Up to December 2022, our external debt stood at US$ $49.7 billion. By April 2023 we suspended debt repayment, announced ourselves bankrupt and applied to the International Monetary Fund (IMF) for a US$2.9 billion restructuring bailout. Subsequently the IMF approved the bailout.
The approval of IMF US$2.9 billion bailout and made the country credit-worthy in the eyes of international lenders. Our president has rejoiced, the bailout gave us an opportunity to raise around US$8 to 9 billion more from international financiers.
In turn this gave us an opportunity to import essentials such as fuel, basic food requirements, medicine etc. But it also meant that our external debt keeps increasing to that extent.
Worse is in store, Cabinet spokesman in February this year announced that despite the suspension in payments, the country would have to repay a foreign debt of US$2,609 million for the first six months of 2023 to multilateral lenders.
In other words, we need to earn more foreign currency to repay these dues.
Up to now, ‘we the people’ are not aware of any measures government has put in place to increase foreign exchange inflows into the country. We seem to keep flogging the same old horses – remittances of migrant workers, tourism and traditional exports of tea, rubber and coconut.
Attracting direct foreign investment into the country is one answer to the problem. But World Bank data show migrant worker remittances were the biggest source of capital inflow to low- and middle-income countries in 2022, exceeding foreign direct investment and aid.
Again, direct foreign investment demands ‘political stability’ low wages, and a docile workforce.
Today, the World Food Programme shows, 6.3 million of our people, or over 30% of our country’s population, are “food insecure” and require humanitarian assistance. Around 5.3 million people are either reducing meals or skipping meals, and at least 65,600 people are severely food insecure.
UN relief Web shows income has plummeted and about two in five households reported that their income had been cut in to half. In other words, our people need higher wages to even feed themselves. Will not the criteria demanded by direct foreign capital investment clash with the needs of an impoverished people.
Our rulers have not given us a clue as to how they propose to deal with this dichotomy.
Additionally, we are faced with a domestic debt equivalent to US$36.6 billion, comprising investment in government treasury bills and bonds amounting to around US$ 24 billion.
Key treasury-bond and bill holders are the Employment Provident Fund, Employees Trust Fund, Insurance Companies and the State Banks.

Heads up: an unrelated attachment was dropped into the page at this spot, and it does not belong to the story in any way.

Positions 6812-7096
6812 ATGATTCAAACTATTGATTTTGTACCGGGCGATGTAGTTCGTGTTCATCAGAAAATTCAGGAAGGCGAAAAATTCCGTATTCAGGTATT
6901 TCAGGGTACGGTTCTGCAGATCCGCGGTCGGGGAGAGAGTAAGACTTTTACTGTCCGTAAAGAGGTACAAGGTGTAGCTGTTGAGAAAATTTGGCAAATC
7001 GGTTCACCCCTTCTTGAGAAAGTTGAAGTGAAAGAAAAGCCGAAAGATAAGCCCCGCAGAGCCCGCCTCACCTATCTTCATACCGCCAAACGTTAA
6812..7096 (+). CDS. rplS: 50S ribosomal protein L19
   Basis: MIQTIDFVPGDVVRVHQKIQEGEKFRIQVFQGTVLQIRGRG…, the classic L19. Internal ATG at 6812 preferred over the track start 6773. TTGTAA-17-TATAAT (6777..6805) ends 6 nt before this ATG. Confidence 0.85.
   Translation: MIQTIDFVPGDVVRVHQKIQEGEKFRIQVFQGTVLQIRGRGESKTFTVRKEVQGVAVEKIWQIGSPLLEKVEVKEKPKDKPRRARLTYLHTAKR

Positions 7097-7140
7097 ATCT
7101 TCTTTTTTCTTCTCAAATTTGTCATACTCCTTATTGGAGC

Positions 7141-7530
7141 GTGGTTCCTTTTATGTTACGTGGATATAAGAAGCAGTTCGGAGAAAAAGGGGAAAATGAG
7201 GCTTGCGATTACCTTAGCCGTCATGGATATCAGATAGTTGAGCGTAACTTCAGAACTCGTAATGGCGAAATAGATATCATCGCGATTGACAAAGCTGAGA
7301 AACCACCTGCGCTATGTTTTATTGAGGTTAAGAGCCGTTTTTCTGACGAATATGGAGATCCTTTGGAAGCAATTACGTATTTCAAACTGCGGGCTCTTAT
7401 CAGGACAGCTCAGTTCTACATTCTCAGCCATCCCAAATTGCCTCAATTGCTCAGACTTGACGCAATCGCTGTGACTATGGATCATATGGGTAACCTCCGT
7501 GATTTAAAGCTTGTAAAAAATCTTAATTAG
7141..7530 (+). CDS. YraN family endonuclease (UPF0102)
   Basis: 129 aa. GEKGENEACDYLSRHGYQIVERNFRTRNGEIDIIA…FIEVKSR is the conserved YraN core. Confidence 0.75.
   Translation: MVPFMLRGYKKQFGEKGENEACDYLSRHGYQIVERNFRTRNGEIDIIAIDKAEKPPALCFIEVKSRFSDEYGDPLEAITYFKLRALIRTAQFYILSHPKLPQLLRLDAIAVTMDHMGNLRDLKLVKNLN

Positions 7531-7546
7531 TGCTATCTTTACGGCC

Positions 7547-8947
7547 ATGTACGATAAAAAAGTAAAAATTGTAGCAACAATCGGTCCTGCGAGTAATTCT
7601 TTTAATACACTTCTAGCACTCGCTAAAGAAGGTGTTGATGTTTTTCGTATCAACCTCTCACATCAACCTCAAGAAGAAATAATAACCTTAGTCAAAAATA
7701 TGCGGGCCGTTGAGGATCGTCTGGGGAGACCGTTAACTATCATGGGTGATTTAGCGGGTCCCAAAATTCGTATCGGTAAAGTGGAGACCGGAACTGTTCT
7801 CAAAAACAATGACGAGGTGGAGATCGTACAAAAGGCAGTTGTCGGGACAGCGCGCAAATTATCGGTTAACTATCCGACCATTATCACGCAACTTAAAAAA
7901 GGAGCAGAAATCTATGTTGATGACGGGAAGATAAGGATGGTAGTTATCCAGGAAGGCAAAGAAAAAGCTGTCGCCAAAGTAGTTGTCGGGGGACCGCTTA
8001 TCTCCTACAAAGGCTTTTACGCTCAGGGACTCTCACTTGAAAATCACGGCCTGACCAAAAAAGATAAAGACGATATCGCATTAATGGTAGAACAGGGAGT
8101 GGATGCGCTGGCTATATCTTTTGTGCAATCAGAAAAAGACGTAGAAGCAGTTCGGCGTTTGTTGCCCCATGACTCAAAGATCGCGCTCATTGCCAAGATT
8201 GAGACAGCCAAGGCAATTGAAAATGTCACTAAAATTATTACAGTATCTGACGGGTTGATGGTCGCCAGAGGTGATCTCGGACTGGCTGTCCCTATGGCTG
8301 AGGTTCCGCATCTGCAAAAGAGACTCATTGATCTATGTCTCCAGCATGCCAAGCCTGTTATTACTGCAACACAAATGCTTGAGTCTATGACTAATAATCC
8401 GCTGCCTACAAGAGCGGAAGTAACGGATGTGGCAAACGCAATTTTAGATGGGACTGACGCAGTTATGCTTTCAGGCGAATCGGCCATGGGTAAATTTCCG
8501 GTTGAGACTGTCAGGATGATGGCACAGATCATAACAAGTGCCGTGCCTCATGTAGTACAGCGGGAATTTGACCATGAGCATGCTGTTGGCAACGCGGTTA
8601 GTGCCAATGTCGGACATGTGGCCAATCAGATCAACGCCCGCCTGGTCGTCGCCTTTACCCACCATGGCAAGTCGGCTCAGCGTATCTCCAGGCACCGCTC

If workers are unable to access their savings on retirement in the aftermath of domestic debt restructuring, a volatile situation could easily arise, striking a blow to the much-needed political stability demanded for enhanced direct foreign capital investment.
An even more unfortunate circumstance our country is faced with is, the perfidy of our political elites. They have never been able to come together to present a united front to settle national issues.
In the aftermath of the 9/11 bombings in the United States, we saw the main political parties come together to face that terrorist attack (that’s not to say Lankans agreed with the actions of the US which followed). But the fact of the matter, was that political parties did not try to score political points off that act of terrorism.
Sadly, our political parties, even today are unable to unite to solve this most pressing financial issues which can easily slip out of control and take us back to the dark days of February and March this year.
President Ranil Wickremesinghe is presently visiting France at the invitation of the French President Emmanuel Macron to participate in the Global Leaders’ Summit for a New Global Financing Pact (commonly known as the ‘Paris Club’).
The summit aims at finding urgent solutions to the multiple crises plaguing the global community and growing inequalities which push public debt levels to record highs. The Summit also seeks to establish a shared vision for reforming the multilateral financial sector.
It is our earnest desire that the summit would find ways and means of help Lanka and other states facing massive debt problems, out of this situation, even if it means having to cancel out debt repayment.
A failure to do this will result in a Somalisation of these countries making them a fertile breeding ground for the spread of international terrorism.
Disclaimer: Repaying our debts. and the unthinkable alternative - Views expressed by writers in this section are their own and do not necessarily reflect Latheefarook.com point-of-view